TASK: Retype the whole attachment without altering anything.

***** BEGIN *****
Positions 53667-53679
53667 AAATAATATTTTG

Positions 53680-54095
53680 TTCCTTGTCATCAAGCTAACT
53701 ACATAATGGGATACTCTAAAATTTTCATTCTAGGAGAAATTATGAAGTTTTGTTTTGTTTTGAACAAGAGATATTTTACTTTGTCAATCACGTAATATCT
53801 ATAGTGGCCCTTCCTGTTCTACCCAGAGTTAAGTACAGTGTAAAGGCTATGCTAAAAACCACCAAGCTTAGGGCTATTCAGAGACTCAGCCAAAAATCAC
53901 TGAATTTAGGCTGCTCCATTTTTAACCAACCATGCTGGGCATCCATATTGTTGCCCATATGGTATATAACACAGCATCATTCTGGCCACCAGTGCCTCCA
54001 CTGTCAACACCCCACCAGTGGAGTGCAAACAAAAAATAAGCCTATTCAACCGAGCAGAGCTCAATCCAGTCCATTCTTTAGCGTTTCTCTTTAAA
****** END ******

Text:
Positions 53667-53679
53667 AAATAATATTTTG

Positions 53680-54095
53680 TTCCTTGTCATCAAGCTAACT
53701 ACATAATGGGATACTCTAAAATTTTCATTCTAGGAGAAATTATGAAGTTTTGTTTTGTTTTGAACAAGAGATATTTTACTTTGTCAATCACGTAATATCT
53801 ATAGTGGCCCTTCCTGTTCTACCCAGAGTTAAGTACAGTGTAAAGGCTATGCTAAAAACCACCAAGCTTAGGGCTATTCAGAGACTCAGCCAAAAATCAC
53901 TGAATTTAGGCTGCTCCATTTTTAACCAACCATGCTGGGCATCCATATTGTTGCCCATATGGTATATAACACAGCATCATTCTGGCCACCAGTGCCTCCA
54001 CTGTCAACACCCCACCAGTGGAGTGCAAACAAAAAATAAGCCTATTCAACCGAGCAGAGCTCAATCCAGTCCATTCTTTAGCGTTTCTCTTTAAA